By Steve Holland
NEW YORK (Reuters) - (This story corrects sixth paragraph to say Matt Schlapp was White House political director, not deputy.)
Dozens of former appointees of the administration of former President George W. Bush announced their support for Republican presidential nominee Donald Trump on Sunday in a bid for party unity ahead of Trump's first debate with Democrat Hillary Clinton.
The Bush family and many connected to it remain cool to Trump. Former President George H.W. Bush reportedly plans to vote for Clinton in the Nov. 8 election while his Jeb, a former Trump rival, has said he will not vote for Clinton or Trump. George W. Bush has avoided the presidential race while helping raise money for Republican congressional candidates.
But a number of former Bush appointees have decided to endorse Trump, the New York businessman who is in a tight race with Clinton and is to debate her one-one-one at Hofstra University on Monday night in Hempstead, New York.
Fifty former Bush appointees were on a list of people described as founding members of a coalition of Bush alumni supportive of Trump. The list was provided by a Republican official close to the Trump campaign.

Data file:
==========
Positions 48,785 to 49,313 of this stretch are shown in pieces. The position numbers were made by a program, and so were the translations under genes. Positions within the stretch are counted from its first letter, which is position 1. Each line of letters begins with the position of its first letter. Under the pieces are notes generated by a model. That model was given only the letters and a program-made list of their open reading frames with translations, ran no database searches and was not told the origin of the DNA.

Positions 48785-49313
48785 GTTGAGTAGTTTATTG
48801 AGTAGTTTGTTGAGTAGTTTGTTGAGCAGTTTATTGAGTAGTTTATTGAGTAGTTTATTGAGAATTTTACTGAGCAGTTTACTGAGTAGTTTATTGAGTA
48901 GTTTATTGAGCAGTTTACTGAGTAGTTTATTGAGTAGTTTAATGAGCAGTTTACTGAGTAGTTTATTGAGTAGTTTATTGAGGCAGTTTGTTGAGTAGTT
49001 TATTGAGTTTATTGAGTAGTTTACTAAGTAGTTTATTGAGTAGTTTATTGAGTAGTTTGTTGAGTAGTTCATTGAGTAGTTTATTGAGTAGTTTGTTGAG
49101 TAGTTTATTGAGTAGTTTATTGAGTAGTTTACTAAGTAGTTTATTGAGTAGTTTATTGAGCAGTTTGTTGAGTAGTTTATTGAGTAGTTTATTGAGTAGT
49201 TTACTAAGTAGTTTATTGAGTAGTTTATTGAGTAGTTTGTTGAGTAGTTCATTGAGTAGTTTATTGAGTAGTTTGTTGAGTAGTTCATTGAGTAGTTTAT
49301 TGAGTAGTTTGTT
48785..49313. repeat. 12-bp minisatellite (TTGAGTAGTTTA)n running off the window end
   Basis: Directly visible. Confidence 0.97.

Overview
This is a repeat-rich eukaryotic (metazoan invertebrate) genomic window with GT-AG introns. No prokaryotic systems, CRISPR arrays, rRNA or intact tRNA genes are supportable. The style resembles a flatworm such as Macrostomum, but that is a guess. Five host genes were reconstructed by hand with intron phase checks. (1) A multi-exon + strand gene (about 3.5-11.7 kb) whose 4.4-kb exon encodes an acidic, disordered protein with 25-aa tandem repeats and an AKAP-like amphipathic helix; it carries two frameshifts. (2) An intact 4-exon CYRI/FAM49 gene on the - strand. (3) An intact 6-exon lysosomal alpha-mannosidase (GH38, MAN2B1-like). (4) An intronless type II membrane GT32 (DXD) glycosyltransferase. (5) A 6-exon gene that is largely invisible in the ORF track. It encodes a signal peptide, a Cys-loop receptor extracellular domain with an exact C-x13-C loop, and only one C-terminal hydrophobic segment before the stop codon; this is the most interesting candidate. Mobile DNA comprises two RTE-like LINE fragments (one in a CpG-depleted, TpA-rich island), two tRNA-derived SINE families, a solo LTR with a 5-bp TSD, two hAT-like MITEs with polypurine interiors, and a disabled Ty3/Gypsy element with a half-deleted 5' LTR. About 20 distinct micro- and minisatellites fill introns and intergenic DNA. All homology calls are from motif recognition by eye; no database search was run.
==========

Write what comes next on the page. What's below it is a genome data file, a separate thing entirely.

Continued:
The list included former White House press secretary Ari Fleischer, former U.S. Attorney General John Ashcroft, former Labor Secretary Elaine Chao, former Treasury Secretary John Snow and former Health and Human Services Secretary Tommy Thompson.
The list also included former Defense Secretary Donald Rumsfeld, former Veterans Affairs Secretary Anthony Principi and former White House political director Matt Schlapp, who is chairman of the American Conservative Union.
Thompson, in a statement, explained his decision to be on the list.
"Americans want to trust our leaders again, to know that they are fighting for everyday Americans by creating jobs, growing our economy, defending our nation from terrorism, and respecting the voters enough to be straight-forward and honest with them," Thompson said.
Trump has struggled to rally many in the Republican Party behind him. On Friday, he received the endorsement of former rival Ted Cruz, but many establishment figures remain skeptical about him, such as Ohio Governor John Kasich.
(Reporting By Steve Holland; Editing by Robert Birsel and Bill Trott)